Not only did the 112th Congress fail to pass any legislation creating additional wilderness in the National Park System, but it turns out the body actually cut some official wilderness out of the system.
The birth of a chick earlier this year to a pair of nesting California condors was cause for celebration at Pinnacles National Monument, but scientists tracking the health of the young bird have bad news. Due to extremely high levels of lead in its blood, it's been necessary to evacuate the bird from its nest to a specialized facility for intensive treatment. Is lead ammunition the culprit?
There's good news in the effort to bring the California condor back from the brink of extinction: Biologists at Pinnacles National Monument have verified the first successful hatching of a condor egg in the park in over 100 years.
Two species of birds that hold tenuously to survival are expected to benefit from a partnership recently signed between the National Park Service and the Argentine Administracion de Parques Nacionales. Through the partnership, the United States and Argentina will continue to expand on previous work to benefit the future of the California condor and its slightly larger relative, the Andean condor.
Submitted by Jim Burnett on September 24, 2009 - 3:02am
Many of the visitors to Pinnacles National Monument in California hope for a glimpse of a rare California Condor in the wild. Thanks to the park's Artist in Residence program, they can also enjoy a beautiful stained glass depiction of a condor in flight.
Submitted by Jim Burnett on September 22, 2009 - 2:10am
The release of some of the rarest birds in the world for their first flights into the wild is scheduled for September 26, 2009, at Pinnacles National Monument. The public is invited to observe the release up to two California condors at the park Saturday morning.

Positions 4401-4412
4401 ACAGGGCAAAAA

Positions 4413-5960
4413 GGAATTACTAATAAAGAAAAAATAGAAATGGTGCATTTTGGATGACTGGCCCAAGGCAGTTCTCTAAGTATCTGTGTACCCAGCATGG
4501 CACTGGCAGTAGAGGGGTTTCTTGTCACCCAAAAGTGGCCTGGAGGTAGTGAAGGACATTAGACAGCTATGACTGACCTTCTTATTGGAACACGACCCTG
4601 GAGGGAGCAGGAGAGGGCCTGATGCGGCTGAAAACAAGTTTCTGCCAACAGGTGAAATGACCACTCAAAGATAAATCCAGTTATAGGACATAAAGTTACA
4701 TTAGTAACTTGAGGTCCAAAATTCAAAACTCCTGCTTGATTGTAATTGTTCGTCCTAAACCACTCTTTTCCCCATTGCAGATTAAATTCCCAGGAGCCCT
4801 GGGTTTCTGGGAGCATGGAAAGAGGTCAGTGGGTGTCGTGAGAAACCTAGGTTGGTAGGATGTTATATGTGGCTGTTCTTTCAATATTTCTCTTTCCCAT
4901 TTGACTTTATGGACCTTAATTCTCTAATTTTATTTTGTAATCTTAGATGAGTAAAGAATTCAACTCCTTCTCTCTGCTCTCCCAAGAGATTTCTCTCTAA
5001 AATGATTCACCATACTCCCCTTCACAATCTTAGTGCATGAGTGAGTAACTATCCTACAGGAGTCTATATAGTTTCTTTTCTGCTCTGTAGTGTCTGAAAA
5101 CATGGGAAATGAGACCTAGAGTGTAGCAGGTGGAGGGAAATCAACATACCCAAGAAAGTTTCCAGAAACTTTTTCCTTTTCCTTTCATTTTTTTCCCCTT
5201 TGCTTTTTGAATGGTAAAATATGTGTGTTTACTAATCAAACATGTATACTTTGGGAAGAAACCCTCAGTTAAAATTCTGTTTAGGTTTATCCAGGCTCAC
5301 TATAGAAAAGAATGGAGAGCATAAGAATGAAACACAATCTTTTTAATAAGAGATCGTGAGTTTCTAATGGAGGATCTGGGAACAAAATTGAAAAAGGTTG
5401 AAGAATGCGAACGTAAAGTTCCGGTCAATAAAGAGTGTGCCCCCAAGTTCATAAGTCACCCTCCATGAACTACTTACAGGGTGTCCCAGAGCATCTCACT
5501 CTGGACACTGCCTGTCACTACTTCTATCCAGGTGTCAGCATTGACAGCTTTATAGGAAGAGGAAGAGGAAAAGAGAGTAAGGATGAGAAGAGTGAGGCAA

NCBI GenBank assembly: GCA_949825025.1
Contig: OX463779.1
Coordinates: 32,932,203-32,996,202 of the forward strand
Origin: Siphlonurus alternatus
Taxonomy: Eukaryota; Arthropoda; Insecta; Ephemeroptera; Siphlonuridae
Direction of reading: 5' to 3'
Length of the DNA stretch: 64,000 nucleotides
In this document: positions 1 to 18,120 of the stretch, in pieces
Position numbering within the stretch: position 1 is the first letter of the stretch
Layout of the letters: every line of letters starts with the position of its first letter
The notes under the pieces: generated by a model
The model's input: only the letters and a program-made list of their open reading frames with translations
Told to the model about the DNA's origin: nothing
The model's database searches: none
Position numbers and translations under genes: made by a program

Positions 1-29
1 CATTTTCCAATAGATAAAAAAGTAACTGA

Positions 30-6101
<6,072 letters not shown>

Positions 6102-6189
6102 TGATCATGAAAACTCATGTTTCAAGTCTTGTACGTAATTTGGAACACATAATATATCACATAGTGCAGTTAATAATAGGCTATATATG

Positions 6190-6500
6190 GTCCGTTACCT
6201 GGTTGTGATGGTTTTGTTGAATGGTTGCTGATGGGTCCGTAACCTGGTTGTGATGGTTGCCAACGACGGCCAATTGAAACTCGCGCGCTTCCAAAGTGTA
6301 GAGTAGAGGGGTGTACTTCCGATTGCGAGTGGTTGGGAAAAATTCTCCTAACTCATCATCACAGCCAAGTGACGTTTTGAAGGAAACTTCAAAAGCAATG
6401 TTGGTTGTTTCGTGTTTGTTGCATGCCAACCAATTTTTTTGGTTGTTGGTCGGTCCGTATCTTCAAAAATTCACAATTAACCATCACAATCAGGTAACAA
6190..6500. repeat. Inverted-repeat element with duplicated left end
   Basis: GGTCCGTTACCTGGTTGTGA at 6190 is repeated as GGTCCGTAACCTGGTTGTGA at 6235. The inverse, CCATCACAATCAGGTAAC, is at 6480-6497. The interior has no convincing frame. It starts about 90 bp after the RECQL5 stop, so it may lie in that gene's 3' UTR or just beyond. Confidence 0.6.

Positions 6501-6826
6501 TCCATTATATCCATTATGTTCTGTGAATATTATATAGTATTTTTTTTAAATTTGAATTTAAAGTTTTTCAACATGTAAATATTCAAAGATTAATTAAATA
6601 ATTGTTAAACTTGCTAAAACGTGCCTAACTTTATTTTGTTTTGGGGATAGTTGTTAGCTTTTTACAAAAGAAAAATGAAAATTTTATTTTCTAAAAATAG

Yellowstone National Park entered the new year shaking and rattling. Fortunately, there hasn’t been any real rolling just yet. But over at Lake Clark National Park and Preserve, Redoubt Volcano has been going through its own gyrations, and volcanologists suspect it just might erupt any time now. Against that backdrop, if you want to see volcanics in action, or signs thereof, the National Park System has many opportunities for you.
You’ll have fun with this week’s quiz, even if you don’t stride or ride the national park trails. Answers are at the end. If we catch you peeking, we’ll make you remove the meadow muffins from our favorite hiking trail.
This week’s quiz tests your knowledge of geologic features and processes in the national parks that lie within the Pacific Ring of Fire, an area of frequent earthquakes and volcanic eruptions that rings the Pacific Basin. Answers are at the end. If we catch you peeking, we'll make you write "convergent boundary" 100 times on the whiteboard.